Down in the crater itself, there's a brackish pond, and a species of fly I couldn't find a Society record of congregates in clouds above it. Their coloration blends in with the background, so while I got a couple of close ups of them, they are very difficult to tell apart from the background scenery.
[spoiler]Image[/spoiler]

There is also a species of butterfly here, which is also not mentioned in the Society publications. It seems to be the same as the butterflies in Direbo, but I cannot find a reference for them either. Perhaps a Society member will see this and can identify them.
[spoiler]Image[/spoiler]

As one climbs down into the cave that leads to the top of the Great Shaft, one can hear and occasionally see bats.
[spoiler]Image[/spoiler]

From the entry cave, I went to the antechamber and linked to Direbo. There are more fireflies in Direbo, but these are a different species than the Kiri or their relatives in Eder Kemo. They glow a homogeneous golden color. Like the Kiri, they fly about in clouds.
[spoiler]Image[/spoiler]

Direbo is home to a kind of butterfly that looks very much like the ones in the crater.
[spoiler]Image[/spoiler]

Direbo is also home to a bird known as the Nightjar, but it is strictly heard and not seen... At least, not by me.

In upcoming installments, I'll be moving on to some of the ages that are linked from Direbo.

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b'tagamem mot seKem ril ge'Dan Kenen reKElen faex b'sEnem ge'Dan -- lårE leDA
Until next time! -- Larry LeDeay
3 # 11308
The Lost Library of D'ni


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PostPosted: Wed Dec 07, 2011 8:50 pm 
I don't think the D'ni named the volcano, and 'tiwah' is 'shaft' in D'ni.


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PostPosted: Wed Dec 07, 2011 10:37 pm 
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I'll freely admit that my knowledge of spoken D'ni can be written on the back of a matchbook, without even having to write very small. All I can say is that when I was in the crater, I looked at my KI and it told me I was in D'ni Tiwah.

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b'tagamem mot seKem ril ge'Dan Kenen reKElen faex b'sEnem ge'Dan -- lårE leDA
Until next time! -- Larry LeDeay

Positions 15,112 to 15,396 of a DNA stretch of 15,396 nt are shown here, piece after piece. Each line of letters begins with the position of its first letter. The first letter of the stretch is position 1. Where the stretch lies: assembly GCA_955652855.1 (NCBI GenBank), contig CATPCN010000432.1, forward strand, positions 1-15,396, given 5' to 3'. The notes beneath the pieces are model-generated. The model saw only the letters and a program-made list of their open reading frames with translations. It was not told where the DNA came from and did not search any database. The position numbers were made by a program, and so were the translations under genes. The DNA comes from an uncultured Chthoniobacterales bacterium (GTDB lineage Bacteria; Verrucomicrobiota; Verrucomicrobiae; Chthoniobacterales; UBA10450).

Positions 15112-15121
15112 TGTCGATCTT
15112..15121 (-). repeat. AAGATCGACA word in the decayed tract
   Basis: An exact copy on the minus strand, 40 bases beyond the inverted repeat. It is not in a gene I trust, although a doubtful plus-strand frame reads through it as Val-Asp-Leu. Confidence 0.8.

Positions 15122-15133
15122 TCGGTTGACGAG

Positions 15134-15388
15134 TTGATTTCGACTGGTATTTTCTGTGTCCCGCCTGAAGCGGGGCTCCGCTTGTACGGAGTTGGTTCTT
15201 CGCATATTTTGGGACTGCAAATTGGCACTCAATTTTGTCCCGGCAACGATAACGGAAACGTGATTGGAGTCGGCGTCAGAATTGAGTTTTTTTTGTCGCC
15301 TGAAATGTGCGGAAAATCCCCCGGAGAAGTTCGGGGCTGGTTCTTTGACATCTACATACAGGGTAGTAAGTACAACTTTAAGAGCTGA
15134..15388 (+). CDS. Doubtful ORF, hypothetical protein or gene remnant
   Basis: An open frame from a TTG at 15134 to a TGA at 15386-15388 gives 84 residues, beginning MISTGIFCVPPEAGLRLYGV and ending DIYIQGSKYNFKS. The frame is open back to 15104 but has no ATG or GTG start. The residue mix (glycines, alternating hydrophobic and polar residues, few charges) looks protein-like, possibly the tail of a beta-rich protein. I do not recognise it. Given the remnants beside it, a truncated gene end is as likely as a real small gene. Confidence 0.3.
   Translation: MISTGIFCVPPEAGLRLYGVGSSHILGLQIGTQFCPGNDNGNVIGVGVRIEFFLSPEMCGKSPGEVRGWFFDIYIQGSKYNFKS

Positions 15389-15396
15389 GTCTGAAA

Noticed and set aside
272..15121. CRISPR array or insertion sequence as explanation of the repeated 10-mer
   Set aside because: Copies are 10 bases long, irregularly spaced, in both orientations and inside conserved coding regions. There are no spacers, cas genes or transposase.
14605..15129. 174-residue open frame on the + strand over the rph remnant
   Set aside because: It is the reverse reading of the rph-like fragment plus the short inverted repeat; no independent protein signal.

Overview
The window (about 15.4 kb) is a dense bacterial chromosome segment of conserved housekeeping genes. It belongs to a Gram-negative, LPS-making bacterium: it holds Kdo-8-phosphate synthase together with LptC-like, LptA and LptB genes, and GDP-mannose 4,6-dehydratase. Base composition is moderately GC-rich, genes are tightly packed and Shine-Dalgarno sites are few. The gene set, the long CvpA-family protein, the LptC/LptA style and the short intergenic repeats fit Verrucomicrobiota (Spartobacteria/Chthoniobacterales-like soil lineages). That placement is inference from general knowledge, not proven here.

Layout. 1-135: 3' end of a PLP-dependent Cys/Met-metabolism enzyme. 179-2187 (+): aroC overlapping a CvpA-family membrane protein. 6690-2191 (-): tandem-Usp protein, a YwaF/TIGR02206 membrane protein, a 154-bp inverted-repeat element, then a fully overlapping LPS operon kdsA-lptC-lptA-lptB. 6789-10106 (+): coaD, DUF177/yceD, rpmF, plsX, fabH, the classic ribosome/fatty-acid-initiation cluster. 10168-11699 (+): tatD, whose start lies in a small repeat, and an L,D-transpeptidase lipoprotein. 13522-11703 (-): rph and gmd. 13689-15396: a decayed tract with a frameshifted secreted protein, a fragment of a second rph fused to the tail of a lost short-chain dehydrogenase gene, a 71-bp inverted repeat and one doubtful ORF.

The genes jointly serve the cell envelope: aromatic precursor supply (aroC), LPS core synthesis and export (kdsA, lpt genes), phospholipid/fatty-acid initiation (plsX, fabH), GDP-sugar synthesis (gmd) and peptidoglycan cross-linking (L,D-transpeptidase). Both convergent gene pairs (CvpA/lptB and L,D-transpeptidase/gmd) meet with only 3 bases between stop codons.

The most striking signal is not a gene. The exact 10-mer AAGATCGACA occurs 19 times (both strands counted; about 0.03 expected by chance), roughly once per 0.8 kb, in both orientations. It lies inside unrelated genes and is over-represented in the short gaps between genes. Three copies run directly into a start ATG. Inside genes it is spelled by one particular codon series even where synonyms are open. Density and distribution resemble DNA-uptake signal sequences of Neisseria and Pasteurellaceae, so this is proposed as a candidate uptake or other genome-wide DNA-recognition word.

3 # 11308
The Lost Library of D'ni


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 Post subject: Noloben
PostPosted: Thu Dec 08, 2011 4:20 am 
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From Direbo, it's an easy link by Bahro pedestal to Noloben. Noloben is suspected to be the homeworld of the Bahro, although if true, no one has seen any settlements belonging to them. The part of Noloben accessible to explorers is an island that was claimed as a refuge by Esher, a survivor of the collapse of the D'ni civilization in the Cavern.

This trip marks the use of a new toy - I picked up a remote controlled airplane with a camera mounted in it awhile back, but haven't used it in the field until now. It took considerable practice for me to get halfway proficient with it. The picture of the Bluff Pelican in flight is the first good photo I've gotten out of the effort. The camera transmits a copy of what it sees to a small monitor on my control rig, but keeps the high-quality images in a memory card inserted in the camera. I crashed the poor thing attempting to land it on the sand of the beach, but the damage is slight. I'm hoping to get more use out of it in the future.

Around Esher's island can be found a few animals that hint at a potentially diverse biosphere. First up is the Tunnel Snake, a shy creature that is banded in vivid greens and black. Note the outsized head in relation to the slender body - sure sign of poison glands in the head. This small creature is a source of great fear to the Bahro, because its venom can rob a Bahro of the ability to link. The mere drawing of the Bahro glyph for this snake will cause them to avoid an area. The poison is much less dangerous to a human, and the snakes would much rather avoid humans than bite them any day.
[spoiler]Image[/spoiler]

On many rocks surrounding the island can be found rookeries of the Fan-Crested Gull, often accompanied by a few Bluff Pelicans. Like Earth gulls, they are fish eaters.
[spoiler]Image[/spoiler]

In addition to the Bluff Pelicans resting among the Gulls, I caught one in flight. Bluff Pelicans spend much of their time cruising about high in the air, watching for schools of fish. When they sight a school, they act much like pelicans on Earth, diving down to scoop up mouthfuls of prey. Flocks of them can be seen above the island.
[spoiler]Image[/spoiler]

Something I've always wondered about is the Bahro ability to link to places, and to imbue that ability into other objects like the stones and pedestals. They have wings, so why would their ancestral species need such an ability? One rather fanciful idea that popped into my skull was that because no one has ever seen anything that looks like a mouth, was the ability evolved as a feeding mechanism? Do they link food directly into their digestive system?

It's a bizarre thought, but it would add another reason why they are afraid of Tunnel Snakes. A creature that can disable their ability to link would also sentence the affected individual to death by starvation.

I'm probably way off with that speculation, but it's fun to imagine scenarios like that.

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b'tagamem mot seKem ril ge'Dan Kenen reKElen faex b'sEnem ge'Dan -- lårE leDA
Until next time! -- Larry LeDeay
3 # 11308
The Lost Library of D'ni